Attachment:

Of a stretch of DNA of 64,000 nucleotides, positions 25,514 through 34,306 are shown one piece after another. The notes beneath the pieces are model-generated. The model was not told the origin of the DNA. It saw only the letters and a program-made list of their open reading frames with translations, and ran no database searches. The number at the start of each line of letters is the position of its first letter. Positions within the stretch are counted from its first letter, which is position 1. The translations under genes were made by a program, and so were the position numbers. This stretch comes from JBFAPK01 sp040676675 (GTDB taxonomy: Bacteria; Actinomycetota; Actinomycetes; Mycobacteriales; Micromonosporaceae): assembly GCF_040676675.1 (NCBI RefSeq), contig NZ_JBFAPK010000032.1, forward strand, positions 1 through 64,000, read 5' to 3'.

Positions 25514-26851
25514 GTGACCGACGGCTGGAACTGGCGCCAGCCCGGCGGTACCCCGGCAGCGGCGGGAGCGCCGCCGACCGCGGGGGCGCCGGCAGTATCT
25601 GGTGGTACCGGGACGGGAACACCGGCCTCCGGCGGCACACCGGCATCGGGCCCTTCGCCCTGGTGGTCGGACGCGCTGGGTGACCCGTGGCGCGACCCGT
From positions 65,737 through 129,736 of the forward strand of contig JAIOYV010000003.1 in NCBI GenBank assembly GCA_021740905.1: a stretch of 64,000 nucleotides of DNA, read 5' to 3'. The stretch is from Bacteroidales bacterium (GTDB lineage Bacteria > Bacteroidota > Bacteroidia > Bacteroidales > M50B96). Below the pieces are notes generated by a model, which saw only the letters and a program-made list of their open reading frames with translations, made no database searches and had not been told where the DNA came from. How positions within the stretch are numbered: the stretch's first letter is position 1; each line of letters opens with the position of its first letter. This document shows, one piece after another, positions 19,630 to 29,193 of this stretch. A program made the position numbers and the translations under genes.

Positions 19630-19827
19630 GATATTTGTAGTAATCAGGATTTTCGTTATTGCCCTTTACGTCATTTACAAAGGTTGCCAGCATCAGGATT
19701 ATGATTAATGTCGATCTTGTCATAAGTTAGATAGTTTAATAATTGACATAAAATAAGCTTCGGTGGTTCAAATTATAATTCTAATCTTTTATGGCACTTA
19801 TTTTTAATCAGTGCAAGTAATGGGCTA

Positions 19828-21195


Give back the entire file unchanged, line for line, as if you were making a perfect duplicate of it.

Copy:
Of a stretch of DNA of 64,000 nucleotides, positions 25,514 through 34,306 are shown one piece after another. The notes beneath the pieces are model-generated. The model was not told the origin of the DNA. It saw only the letters and a program-made list of their open reading frames with translations, and ran no database searches. The number at the start of each line of letters is the position of its first letter. Positions within the stretch are counted from its first letter, which is position 1. The translations under genes were made by a program, and so were the position numbers. This stretch comes from JBFAPK01 sp040676675 (GTDB taxonomy: Bacteria; Actinomycetota; Actinomycetes; Mycobacteriales; Micromonosporaceae): assembly GCF_040676675.1 (NCBI RefSeq), contig NZ_JBFAPK010000032.1, forward strand, positions 1 through 64,000, read 5' to 3'.

Positions 25514-26851
25514 GTGACCGACGGCTGGAACTGGCGCCAGCCCGGCGGTACCCCGGCAGCGGCGGGAGCGCCGCCGACCGCGGGGGCGCCGGCAGTATCT
25601 GGTGGTACCGGGACGGGAACACCGGCCTCCGGCGGCACACCGGCATCGGGCCCTTCGCCCTGGTGGTCGGACGCGCTGGGTGACCCGTGGCGCGACCCGT
From positions 65,737 through 129,736 of the forward strand of contig JAIOYV010000003.1 in NCBI GenBank assembly GCA_021740905.1: a stretch of 64,000 nucleotides of DNA, read 5' to 3'. The stretch is from Bacteroidales bacterium (GTDB lineage Bacteria > Bacteroidota > Bacteroidia > Bacteroidales > M50B96). Below the pieces are notes generated by a model, which saw only the letters and a program-made list of their open reading frames with translations, made no database searches and had not been told where the DNA came from. How positions within the stretch are numbered: the stretch's first letter is position 1; each line of letters opens with the position of its first letter. This document shows, one piece after another, positions 19,630 to 29,193 of this stretch. A program made the position numbers and the translations under genes.

Positions 19630-19827
19630 GATATTTGTAGTAATCAGGATTTTCGTTATTGCCCTTTACGTCATTTACAAAGGTTGCCAGCATCAGGATT
19701 ATGATTAATGTCGATCTTGTCATAAGTTAGATAGTTTAATAATTGACATAAAATAAGCTTCGGTGGTTCAAATTATAATTCTAATCTTTTATGGCACTTA
19801 TTTTTAATCAGTGCAAGTAATGGGCTA

Positions 19828-21195